(Full disclosure: I was a member of the chorus for several years in the late 1990s, so I’m understandably biased.)
Settling into my seat Sunday afternoon at the Shaghoian Hall and waiting for the concert to begin. The hall is beautiful, both in an aesthetic and acoustic sense, and it elevates the performance of the Fresno Community Chorus and other community ensembles that are able to use it.
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The tenderness of the second movement of Mozart’s “Christ lag in Todesbanden,” sung by the chorus’ smaller Coro Piccolo ensemble. Sung at the group’s first concert in 1956, the piece was a salute to the longevity of an ensemble that has featured hundreds of concerts over the decades.
The bouncing musicality of soloist Ryan Anton in “Christ lag.” I like when people bring a sense of joy (and a little bit of dance) to choral music, and Anton seems so happy when he sings that I feel that way, too. (I enjoyed all the soloists: Katharine McGregor, Michael Villarreal, Ed Olivarez, Hilary Swearengen and Glady Ruiz, all wonderfully prepared and present.)
The moment when former conductors Nicola Iacovetti and Gary Unruh were introduced to the audience. Having them there made it that much more special.
The first choral note of Handel’s “Zadok the Priest,” which after an ever-building orchestral introduction never fails to rouse me into a jaunty, ceremonial state. Sure, the lyrics are a bit eye-rolling, but the sense of pomp and grandeur can’t be topped.
The chance to hear the Fresno State Chamber Singers, conducted by Tony Mowrer, in a nuanced interpretation of John Rutter’s “The Lord is My Shepherd.”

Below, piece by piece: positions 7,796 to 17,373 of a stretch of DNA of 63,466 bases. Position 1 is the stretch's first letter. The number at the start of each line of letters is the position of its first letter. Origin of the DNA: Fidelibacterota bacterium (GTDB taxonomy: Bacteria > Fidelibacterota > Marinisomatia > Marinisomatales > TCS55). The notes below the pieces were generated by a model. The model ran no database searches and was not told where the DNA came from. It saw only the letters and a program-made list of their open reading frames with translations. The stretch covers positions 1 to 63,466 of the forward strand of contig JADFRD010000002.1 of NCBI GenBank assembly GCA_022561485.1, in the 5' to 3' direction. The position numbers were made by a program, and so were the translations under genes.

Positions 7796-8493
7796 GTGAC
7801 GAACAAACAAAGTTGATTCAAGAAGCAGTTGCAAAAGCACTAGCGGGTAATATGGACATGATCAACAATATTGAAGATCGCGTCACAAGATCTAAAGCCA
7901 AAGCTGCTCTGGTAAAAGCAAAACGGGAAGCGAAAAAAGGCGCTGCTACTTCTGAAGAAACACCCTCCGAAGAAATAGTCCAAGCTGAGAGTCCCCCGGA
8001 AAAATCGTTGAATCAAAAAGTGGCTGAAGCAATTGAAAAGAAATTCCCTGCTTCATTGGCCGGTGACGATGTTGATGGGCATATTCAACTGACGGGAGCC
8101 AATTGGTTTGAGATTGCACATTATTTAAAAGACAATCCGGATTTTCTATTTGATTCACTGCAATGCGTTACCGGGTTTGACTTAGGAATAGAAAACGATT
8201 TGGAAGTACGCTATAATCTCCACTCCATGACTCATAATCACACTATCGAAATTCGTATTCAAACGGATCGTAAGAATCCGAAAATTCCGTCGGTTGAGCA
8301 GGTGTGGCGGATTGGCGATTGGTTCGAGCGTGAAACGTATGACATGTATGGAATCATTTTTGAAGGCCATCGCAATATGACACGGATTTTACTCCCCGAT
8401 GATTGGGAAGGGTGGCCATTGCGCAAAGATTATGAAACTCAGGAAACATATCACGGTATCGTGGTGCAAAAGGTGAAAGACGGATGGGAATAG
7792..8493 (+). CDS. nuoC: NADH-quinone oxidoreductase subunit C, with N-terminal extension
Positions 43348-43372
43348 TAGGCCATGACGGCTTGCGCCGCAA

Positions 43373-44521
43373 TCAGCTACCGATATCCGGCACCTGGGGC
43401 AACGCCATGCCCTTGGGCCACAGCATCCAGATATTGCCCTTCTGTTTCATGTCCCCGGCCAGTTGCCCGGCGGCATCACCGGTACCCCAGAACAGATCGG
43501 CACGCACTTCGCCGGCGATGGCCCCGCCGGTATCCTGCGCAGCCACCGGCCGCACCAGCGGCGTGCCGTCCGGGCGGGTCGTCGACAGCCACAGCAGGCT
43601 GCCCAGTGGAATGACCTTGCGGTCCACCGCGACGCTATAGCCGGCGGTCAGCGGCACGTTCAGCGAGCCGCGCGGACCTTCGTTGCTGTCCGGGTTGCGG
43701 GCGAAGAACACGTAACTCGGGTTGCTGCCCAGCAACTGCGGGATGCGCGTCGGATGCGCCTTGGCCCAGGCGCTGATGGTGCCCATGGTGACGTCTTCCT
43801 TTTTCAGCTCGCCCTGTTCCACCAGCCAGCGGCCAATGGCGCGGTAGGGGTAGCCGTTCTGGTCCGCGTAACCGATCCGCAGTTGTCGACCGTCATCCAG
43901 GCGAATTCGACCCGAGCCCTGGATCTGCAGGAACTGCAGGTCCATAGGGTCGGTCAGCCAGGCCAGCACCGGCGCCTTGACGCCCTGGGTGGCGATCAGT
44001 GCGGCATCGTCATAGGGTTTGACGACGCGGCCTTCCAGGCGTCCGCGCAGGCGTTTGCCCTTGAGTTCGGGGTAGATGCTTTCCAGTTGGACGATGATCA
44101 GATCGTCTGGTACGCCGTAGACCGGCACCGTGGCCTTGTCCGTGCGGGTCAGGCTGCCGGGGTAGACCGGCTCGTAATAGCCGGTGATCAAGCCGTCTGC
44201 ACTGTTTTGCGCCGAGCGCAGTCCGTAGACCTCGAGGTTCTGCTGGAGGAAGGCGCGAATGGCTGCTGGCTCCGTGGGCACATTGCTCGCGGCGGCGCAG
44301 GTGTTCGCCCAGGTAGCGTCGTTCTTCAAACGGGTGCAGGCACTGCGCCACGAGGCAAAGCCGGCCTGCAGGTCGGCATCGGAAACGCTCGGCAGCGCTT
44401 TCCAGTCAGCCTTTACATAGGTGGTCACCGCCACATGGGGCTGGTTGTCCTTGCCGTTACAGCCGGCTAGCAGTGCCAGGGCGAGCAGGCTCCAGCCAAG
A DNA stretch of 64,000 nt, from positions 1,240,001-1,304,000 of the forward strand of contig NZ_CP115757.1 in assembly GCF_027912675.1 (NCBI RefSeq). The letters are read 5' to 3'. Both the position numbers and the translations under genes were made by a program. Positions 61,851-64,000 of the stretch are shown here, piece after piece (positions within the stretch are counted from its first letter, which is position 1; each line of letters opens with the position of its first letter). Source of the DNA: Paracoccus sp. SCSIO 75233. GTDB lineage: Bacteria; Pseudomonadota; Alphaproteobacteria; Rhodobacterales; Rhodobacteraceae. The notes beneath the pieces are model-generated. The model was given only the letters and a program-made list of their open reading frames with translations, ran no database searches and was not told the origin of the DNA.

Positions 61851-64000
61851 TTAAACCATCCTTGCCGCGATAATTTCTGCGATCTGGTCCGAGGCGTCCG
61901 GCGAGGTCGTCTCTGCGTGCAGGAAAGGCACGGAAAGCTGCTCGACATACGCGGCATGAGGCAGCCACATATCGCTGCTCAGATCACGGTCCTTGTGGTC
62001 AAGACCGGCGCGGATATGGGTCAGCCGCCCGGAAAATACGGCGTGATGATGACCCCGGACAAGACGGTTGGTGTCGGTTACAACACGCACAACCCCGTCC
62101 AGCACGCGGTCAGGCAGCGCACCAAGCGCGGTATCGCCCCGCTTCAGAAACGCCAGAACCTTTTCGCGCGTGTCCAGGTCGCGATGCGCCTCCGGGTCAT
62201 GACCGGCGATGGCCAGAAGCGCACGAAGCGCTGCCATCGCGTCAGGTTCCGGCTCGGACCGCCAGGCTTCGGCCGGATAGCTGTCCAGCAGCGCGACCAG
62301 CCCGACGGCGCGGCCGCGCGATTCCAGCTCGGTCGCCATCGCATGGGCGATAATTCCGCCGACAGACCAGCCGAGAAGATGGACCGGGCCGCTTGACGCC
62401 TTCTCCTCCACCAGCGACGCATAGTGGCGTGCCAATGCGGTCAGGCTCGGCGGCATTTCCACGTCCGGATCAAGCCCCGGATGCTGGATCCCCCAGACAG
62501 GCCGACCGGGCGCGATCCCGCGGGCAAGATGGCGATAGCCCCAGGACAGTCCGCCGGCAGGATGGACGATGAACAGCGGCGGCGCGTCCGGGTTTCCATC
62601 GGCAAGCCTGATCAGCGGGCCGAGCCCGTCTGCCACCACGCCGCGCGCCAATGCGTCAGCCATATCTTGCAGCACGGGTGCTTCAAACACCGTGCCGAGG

Joungmin Sur, the collaborative accompanist for the Fresno Community Chorus. Her “Let Justice Flow Like a River,” also beautifully sung by the Chamber Singers, kicked off Sur’s river theme for the program. (She also wrote the music for the last piece on the program, the commissioned work “Like Streams We Gather,” marking the 60th anniversary of the Fresno Community Chorus.)
Glady Ruiz, who wrote the text for “Like Streams We Gather.” When she recited her poem before the “big chorus” (now called the Fresno Community Chorus Master Chorale) sang the world premiere of the piece, it was hard to keep tears from gathering, at least for this alum. The collaboration between Sur and Ruiz produced a big, bright and uplifting work, very tonal and accessible, with a stirring and theatrical feel. I felt like I could “see” those individual streams flowing into a mightier river of sound – no hidden meanings here. What an inspirational piece.
Anna Hamre, conductor of the chorus since 2002. “Like Streams We Gather” was dedicated to her, and it’s easy to read in the faces of the ensemble’s members – and the excitement with which they have talked about her to me over the years – that she is well loved, not just for her terrific musicianship but also her emotional connection with the singers. None other than Theodore Kuchar, the outgoing conductor of the Fresno Philharmonic, told me recently that he greatly admires Hamre and her way with choral groups. “I would like to think that if I accomplished anything in my time in Fresno, it is my annual collaborations with Anna,” he said. Strong words from a master musician himself.
And, finally, the greatest thing about the 60th anniversary concert was how it made me think about the idea of time itself. I’m struck, sitting in the audience, at how many lives have been part of a group such as this. There is longevity here but also a fleeting sense of how quickly 60 years can pass by. (Two members of that original 1956 chorus, John Donaldson and Laverne Cottet, were also honored at the concert.) The ensemble that came together Sunday will never quite be replicated again. It will lose members, gain them, sing different programs, have great concerts (and not-so-great ones, perhaps), and, most important, forge on, hopefully for another 60 years and beyond. But on this afternoon, this music is one-of-a-kind, never to be repeated quite this way, a reminder of how moments are fleeting but music immortal. I leave with a song in my heart.